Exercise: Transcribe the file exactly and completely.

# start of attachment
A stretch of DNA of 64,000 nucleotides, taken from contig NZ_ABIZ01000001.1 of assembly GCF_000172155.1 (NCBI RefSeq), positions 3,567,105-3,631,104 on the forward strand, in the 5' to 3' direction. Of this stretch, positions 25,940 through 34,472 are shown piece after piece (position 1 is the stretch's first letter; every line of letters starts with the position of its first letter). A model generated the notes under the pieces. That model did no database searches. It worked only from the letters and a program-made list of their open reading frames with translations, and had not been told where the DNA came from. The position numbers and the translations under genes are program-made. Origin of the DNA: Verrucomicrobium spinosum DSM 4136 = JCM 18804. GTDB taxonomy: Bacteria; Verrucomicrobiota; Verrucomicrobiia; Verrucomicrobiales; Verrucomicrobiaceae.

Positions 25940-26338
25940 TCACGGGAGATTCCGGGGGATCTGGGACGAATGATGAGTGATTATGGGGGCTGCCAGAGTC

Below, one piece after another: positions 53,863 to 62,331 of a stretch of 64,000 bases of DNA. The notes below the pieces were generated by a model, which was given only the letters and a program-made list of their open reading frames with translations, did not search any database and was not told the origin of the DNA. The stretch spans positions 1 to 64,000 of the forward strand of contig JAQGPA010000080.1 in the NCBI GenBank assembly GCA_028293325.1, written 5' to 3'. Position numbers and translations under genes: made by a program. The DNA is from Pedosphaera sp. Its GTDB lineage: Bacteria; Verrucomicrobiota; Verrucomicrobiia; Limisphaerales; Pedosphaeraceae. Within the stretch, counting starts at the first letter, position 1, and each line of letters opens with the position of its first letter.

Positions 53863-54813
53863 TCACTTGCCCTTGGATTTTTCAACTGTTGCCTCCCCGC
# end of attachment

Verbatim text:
A stretch of DNA of 64,000 nucleotides, taken from contig NZ_ABIZ01000001.1 of assembly GCF_000172155.1 (NCBI RefSeq), positions 3,567,105-3,631,104 on the forward strand, in the 5' to 3' direction. Of this stretch, positions 25,940 through 34,472 are shown piece after piece (position 1 is the stretch's first letter; every line of letters starts with the position of its first letter). A model generated the notes under the pieces. That model did no database searches. It worked only from the letters and a program-made list of their open reading frames with translations, and had not been told where the DNA came from. The position numbers and the translations under genes are program-made. Origin of the DNA: Verrucomicrobium spinosum DSM 4136 = JCM 18804. GTDB taxonomy: Bacteria; Verrucomicrobiota; Verrucomicrobiia; Verrucomicrobiales; Verrucomicrobiaceae.

Positions 25940-26338
25940 TCACGGGAGATTCCGGGGGATCTGGGACGAATGATGAGTGATTATGGGGGCTGCCAGAGTC

Below, one piece after another: positions 53,863 to 62,331 of a stretch of 64,000 bases of DNA. The notes below the pieces were generated by a model, which was given only the letters and a program-made list of their open reading frames with translations, did not search any database and was not told the origin of the DNA. The stretch spans positions 1 to 64,000 of the forward strand of contig JAQGPA010000080.1 in the NCBI GenBank assembly GCA_028293325.1, written 5' to 3'. Position numbers and translations under genes: made by a program. The DNA is from Pedosphaera sp. Its GTDB lineage: Bacteria; Verrucomicrobiota; Verrucomicrobiia; Limisphaerales; Pedosphaeraceae. Within the stretch, counting starts at the first letter, position 1, and each line of letters opens with the position of its first letter.

Positions 53863-54813
53863 TCACTTGCCCTTGGATTTTTCAACTGTTGCCTCCCCGC